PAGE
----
Threshing and winnowing
- Threshing is done by hand using sacks and sticks when the grains are dry. It can be done in the field on mats or tarpaulins, using these same materials at home, or on a clean terrace or other suitable place.
- Farmers should dry the crop in the field until the moisture content is low enough for storage.
- Drying the crop help maintain maximum grain quality, achieve a sufficiently low moisture content, minimize infestations of insects and micro-organisms (bacteria and fungi), and prevent germination. It is essential that drying be conducted quickly and properly.
Cleaning, sorting, and grading
- Pigeon pea farmers should conduct a final manual cleaning and check the uniformity of the seeds, comparing them with the original seeds and eliminating non-uniform seeds.
- Bagging is conducted only after pigeon peas have been cleaned. Pigeon peas should be stored in new bags, or at least bags in excellent condition.
Storage (including pest control)
To be effective, warehouse management requires the adoption of an approach that starts in the field and continues through harvest and storage it until consumption. The principles and main activities to be considered in small-scale storage practices include:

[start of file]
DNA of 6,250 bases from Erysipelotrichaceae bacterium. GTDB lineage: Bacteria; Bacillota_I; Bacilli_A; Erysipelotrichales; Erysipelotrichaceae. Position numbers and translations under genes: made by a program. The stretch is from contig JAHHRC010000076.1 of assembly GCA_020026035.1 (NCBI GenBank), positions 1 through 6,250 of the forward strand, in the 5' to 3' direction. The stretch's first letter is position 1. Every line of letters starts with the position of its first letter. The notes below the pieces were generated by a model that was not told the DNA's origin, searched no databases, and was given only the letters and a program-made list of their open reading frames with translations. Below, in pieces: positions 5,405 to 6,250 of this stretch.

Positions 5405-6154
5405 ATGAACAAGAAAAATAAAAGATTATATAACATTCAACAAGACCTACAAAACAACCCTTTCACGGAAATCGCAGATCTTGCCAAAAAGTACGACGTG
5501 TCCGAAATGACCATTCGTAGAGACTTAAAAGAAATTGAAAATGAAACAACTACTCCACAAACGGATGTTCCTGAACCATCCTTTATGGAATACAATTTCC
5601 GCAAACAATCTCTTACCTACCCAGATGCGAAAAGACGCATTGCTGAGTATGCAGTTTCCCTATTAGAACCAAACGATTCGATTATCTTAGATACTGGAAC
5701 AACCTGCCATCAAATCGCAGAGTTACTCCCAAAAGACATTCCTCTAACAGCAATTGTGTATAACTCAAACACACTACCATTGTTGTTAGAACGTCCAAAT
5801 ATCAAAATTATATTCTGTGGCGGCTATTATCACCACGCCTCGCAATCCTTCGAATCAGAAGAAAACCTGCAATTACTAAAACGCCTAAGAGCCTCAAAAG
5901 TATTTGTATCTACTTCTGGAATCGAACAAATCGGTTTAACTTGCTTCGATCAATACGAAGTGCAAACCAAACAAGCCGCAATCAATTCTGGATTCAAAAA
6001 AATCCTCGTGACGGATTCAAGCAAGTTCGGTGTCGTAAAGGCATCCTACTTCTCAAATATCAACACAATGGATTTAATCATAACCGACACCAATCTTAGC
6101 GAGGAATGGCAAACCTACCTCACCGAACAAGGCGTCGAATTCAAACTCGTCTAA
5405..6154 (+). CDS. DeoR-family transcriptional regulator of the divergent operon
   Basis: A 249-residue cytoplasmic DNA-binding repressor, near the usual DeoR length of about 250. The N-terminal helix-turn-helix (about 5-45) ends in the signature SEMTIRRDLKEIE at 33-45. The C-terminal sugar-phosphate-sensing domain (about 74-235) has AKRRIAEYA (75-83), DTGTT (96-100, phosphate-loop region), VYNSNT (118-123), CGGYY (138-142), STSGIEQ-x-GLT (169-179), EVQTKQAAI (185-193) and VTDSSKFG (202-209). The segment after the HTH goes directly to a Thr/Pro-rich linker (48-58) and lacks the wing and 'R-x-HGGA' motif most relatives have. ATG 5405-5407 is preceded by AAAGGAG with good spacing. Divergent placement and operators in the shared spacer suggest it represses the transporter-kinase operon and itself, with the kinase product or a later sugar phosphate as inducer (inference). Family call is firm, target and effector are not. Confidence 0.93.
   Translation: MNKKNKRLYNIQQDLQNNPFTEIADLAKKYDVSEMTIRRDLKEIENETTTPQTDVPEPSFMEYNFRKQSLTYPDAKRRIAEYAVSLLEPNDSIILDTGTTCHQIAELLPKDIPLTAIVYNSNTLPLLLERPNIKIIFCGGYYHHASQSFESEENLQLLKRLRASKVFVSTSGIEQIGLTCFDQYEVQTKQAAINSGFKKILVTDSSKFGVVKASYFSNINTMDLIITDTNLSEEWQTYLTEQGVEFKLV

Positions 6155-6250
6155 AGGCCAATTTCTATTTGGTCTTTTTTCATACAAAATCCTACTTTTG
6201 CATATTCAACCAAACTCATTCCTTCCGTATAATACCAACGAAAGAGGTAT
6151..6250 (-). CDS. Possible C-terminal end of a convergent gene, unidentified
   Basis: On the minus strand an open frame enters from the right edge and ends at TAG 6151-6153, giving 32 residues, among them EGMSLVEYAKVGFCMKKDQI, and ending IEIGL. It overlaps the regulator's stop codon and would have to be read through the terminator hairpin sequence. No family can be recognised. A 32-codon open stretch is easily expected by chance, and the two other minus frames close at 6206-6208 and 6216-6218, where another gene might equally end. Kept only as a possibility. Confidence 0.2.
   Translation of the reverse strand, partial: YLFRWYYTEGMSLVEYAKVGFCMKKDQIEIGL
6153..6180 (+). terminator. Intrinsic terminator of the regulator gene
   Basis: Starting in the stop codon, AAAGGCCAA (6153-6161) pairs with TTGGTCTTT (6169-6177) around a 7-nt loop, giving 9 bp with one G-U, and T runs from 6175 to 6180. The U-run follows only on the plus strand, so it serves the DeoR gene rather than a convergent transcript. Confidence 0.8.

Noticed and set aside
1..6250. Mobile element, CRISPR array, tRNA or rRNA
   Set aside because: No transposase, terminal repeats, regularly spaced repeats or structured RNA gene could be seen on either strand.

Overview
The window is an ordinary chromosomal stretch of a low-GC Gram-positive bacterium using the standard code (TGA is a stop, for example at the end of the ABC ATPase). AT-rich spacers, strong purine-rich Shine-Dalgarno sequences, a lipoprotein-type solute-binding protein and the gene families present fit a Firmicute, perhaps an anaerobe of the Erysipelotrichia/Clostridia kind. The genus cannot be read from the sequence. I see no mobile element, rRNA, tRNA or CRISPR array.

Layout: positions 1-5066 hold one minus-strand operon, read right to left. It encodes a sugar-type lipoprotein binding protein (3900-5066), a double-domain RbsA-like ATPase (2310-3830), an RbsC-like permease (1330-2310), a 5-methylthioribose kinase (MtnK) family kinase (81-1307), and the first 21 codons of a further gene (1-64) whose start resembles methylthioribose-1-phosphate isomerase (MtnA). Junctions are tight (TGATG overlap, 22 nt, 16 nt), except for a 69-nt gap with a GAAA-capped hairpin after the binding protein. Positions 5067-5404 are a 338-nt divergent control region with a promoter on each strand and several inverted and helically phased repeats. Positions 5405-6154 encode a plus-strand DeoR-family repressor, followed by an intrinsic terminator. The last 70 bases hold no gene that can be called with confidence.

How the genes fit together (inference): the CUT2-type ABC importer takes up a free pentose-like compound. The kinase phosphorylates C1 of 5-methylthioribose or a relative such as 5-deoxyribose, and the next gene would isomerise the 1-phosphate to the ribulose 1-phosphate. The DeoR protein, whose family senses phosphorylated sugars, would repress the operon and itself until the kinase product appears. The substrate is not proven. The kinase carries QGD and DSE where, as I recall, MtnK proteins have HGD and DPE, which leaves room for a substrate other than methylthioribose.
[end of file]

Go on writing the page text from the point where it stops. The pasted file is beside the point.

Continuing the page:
- Physical factors affecting the grain or seed in storage.
- Pests and fungi common in warehouses (e.g., insects, rodents, and termites).
- Handling of pigeon peas during pre-storage.
- Integrated pest management.
- Small-scale storage facilities.
The acceptability of pigeon pea for marketing depends on several characteristics, including:
- grain colour,
- grain size,
- appearance of the grain,
- the quality of the product obtained, and
To maintain these good quality characteristics, pigeon pea must be well preserved in a covered, dry, ventilated, and properly disinfected storage space.
- To allow treatment with storage chemicals, it is recommended to thresh the pod, process, and clean the grain first.
- To ensure that the grain is preserved for a long time, it is necessary to clean the warehouses and protect against mice and fungal infections by fumigating with rodenticides, fungicides, and insecticides.
- High levels of loss of stored pigeon pea is mainly due to insect attack and rats.
- Grains can be transported on head loads if the homestead is not far from the market, while larger quantities are transported by pick-ups, bicycles, motor bikes, wheelbarrows, and oxen- or donkey carts.